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Main ward, Togoba, 1999.

Photo courtesy of Colin Richardson.

Togoba Hansenide Colony, Papua New Guinea

By Milton Hook

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Milton Hook, Ed.D. (Andrews University, Berrien Springs, Michigan, the United States). Hook retired in 1997 as a minister in the Greater Sydney Conference, Australia. An Australian by birth Hook has served the Church as a teacher at the elementary, academy and college levels, a missionary in Papua New Guinea, and as a local church pastor. In retirement he is a conjoint senior lecturer at Avondale College of Higher Education. He has authored Flames Over Battle Creek, Avondale: Experiment on the Dora, Desmond Ford: Reformist Theologian, Gospel Revivalist, the Seventh-day Adventist Heritage Series, and many magazine articles. He is married to Noeleen and has two sons and three grandchildren.

First Published: January 29, 2020

Togoba Hansenide Colony was opened in 1950 in order to treat cases of leprosy or Hansen’s disease in the Western Highlands of Papua New Guinea. Over the years its patronage has decreased, as the incidence of leprosy has almost disappeared from the region.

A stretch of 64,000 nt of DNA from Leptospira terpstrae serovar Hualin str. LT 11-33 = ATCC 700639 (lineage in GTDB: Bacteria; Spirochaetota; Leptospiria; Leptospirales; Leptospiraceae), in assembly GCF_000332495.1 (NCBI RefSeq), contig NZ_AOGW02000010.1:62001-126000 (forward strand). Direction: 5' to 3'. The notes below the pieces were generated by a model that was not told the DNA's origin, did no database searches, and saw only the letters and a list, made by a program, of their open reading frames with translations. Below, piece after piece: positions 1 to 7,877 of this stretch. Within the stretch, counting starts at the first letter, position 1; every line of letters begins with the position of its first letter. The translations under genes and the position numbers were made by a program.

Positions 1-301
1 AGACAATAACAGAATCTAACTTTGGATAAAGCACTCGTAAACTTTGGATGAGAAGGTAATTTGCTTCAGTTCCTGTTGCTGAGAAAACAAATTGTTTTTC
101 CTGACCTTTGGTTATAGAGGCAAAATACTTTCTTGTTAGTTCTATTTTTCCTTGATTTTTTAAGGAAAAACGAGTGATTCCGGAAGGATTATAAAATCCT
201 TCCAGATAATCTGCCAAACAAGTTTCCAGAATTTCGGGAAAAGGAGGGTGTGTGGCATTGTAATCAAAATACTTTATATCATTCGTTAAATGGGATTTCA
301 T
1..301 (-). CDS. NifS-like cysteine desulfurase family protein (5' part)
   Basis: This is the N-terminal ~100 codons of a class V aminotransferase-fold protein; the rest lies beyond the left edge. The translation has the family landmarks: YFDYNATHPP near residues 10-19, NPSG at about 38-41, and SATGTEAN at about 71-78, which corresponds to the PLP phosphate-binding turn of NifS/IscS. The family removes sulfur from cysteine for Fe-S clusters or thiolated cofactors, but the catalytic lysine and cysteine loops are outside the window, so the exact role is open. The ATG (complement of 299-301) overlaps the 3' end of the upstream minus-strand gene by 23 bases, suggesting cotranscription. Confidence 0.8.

Preparations

Following World War II the government administrators of the Mandated Territory of New Guinea negotiated with the Seventh-day Adventist church leaders of the Coral Sea Union Mission (CSUM) to establish a facility to treat leprosy sufferers.1 It was agreed that the government would supply operating funds, including medical supplies, and the church would be responsible for its construction, staffing, and day-to-day management.2

Ward Nolan, president of the North-east New Guinea Mission, chose a site of 340 hectares (840 acres) near Mount Hagen in the Western Highlands and a team of local tribesmen cleared the ground, planted food crops, and built some rudimentary huts of native materials. The area was called Togoba. Len Barnard and his family arrived on June 10, 1949, to establish the hospital. Barnard had wartime experience in the army hospital conducted by the Australian New Guinea Administrative Unit (ANGAU) at Lae. After the war he had further experience in charge of the Madang Native Hospital and a hospital for lepers at Bogia. A month after Barnard arrived, Frank Aveling started the building of a sawmill and the hauling of logs across rivers and over mountains to stockpile timber for permanent dwellings.3

First Years

After nine months of preparation Barnard opened the permanent hospital in March 1950. It was originally titled the New Guinea Highlands Leprosy Hospital. Two months after the official opening two nursing sisters, Olive and Elsie Pearce, arrived from New Zealand to care for the patients. Olive had experience in laboratory work and was able to use her skills to detect the organism Mycobacterium leprae, or Hansen’s bacillus. The common treatment was doses of the antibiotic diaminodiphenylsulfone, or dapsone, supplied by the government. By early 1952 admissions totaled 376 patients, and 164 of these had been discharged as individuals who could return to their village with self-medication or continue as low-risk outpatients. Three years later the tally had risen to 850 patients admitted and 400 discharged.4